That conversation is complicated by the blurring of fact and fiction. "Creative license is a wonderful thing, but when we're talking about real, current, and controversial intelligence programs that get at the heart of whether Americans put public trust in secret agencies, creative license should come with some responsibility," Zegart writes. "It's not a stretch to ask: How can we have a responsible public debate about critical intelligence issues when the public can't tell fact from fiction?"

* * *

Even in Sting of the Drone's third act, as the story becomes more Hollywood blockbuster than Washington thriller, the book seems to be trying to make a point. Even with all the capabilities of the vast U.S. counterterrorism community, the United States remains vulnerable to attack -- indeed, Clarke kills off a surprising number of his characters. And yet drones, his characters argue over and over again, are the only effective tools the United States has to combat this terrorist menace.

This is perhaps the strangest thing about the book: In talking to Clarke, he doesn't seem entirely convinced by his characters' frequent defenses of the drone program.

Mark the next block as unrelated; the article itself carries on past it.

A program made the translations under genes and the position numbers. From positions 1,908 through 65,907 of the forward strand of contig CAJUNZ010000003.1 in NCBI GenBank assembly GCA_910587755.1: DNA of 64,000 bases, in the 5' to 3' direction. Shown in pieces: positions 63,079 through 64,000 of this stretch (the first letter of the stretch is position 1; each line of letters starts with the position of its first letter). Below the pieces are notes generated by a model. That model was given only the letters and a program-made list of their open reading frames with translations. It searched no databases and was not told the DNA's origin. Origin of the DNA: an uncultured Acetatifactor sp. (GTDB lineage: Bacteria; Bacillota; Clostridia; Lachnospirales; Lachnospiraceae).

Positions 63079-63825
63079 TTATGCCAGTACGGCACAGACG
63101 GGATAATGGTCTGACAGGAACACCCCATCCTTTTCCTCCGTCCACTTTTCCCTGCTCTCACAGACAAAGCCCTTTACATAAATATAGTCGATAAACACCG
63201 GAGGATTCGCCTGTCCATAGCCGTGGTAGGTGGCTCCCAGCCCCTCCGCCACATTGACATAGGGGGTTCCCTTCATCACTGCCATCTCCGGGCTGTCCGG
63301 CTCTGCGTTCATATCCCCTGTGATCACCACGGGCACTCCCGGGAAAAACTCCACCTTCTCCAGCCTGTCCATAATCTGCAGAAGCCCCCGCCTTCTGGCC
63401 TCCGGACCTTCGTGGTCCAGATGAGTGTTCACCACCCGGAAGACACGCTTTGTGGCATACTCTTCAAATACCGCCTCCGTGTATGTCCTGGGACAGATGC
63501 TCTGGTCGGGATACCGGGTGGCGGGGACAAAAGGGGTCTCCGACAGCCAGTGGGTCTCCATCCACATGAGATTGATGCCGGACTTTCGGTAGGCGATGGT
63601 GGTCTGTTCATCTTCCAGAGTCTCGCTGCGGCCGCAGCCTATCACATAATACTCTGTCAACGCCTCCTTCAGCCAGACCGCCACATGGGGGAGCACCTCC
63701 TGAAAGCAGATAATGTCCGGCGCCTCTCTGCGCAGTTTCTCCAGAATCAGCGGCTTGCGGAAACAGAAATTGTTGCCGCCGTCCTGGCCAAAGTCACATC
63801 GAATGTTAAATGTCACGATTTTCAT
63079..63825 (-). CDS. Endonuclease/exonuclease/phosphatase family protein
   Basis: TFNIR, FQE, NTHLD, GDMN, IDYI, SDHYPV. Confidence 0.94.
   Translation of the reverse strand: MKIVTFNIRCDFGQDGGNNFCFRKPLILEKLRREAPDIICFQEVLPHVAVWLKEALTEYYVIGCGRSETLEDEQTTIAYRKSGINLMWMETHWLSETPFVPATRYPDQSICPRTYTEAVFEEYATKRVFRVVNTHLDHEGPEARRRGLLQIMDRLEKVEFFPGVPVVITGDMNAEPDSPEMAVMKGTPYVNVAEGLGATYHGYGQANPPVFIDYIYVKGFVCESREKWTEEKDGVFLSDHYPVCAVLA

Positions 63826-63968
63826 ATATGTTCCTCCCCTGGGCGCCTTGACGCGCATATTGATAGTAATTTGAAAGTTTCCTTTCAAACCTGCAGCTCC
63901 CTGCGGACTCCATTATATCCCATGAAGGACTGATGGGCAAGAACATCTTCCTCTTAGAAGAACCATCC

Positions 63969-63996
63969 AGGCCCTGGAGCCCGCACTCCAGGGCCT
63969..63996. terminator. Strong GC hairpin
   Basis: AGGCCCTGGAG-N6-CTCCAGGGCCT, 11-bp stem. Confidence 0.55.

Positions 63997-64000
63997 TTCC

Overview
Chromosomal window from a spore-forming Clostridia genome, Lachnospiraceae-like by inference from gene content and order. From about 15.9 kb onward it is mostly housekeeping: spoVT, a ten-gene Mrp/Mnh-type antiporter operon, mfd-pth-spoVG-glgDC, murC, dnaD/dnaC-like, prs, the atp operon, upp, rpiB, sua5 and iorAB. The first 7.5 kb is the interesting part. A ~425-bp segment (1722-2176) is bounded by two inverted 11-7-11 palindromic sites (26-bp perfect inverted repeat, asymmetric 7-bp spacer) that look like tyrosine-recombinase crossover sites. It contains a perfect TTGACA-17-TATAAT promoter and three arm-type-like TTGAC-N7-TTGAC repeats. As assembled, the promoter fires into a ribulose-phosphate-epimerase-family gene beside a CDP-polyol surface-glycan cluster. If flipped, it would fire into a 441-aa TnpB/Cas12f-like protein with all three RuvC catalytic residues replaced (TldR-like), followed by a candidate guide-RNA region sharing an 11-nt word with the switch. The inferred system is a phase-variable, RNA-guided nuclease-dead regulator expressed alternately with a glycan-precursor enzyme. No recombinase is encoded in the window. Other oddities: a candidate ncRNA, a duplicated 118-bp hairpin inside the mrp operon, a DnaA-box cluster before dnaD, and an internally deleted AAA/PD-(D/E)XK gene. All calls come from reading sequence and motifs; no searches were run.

Towards the beginning of our interview, Clarke explained that "I would like, at the end of the day, the reader to say, ‘OK, I had fun reading that book, but what's Clarke's position on drones?' And not know." As our conversation ended 40 minutes later, I still didn't feel like I understood his position on drones. But had Clarke written a non-fiction book about drones, it seems that it would have been very different.

"There's a tendency sometimes to do drone strikes because they're so low risk, and a lot of instances where there have been drones where you could have done a bin Laden-style raid," Clarke said. "The thing about the drones, and the seduction of the drone, is that the whole operation can go sideways on you and no American dies."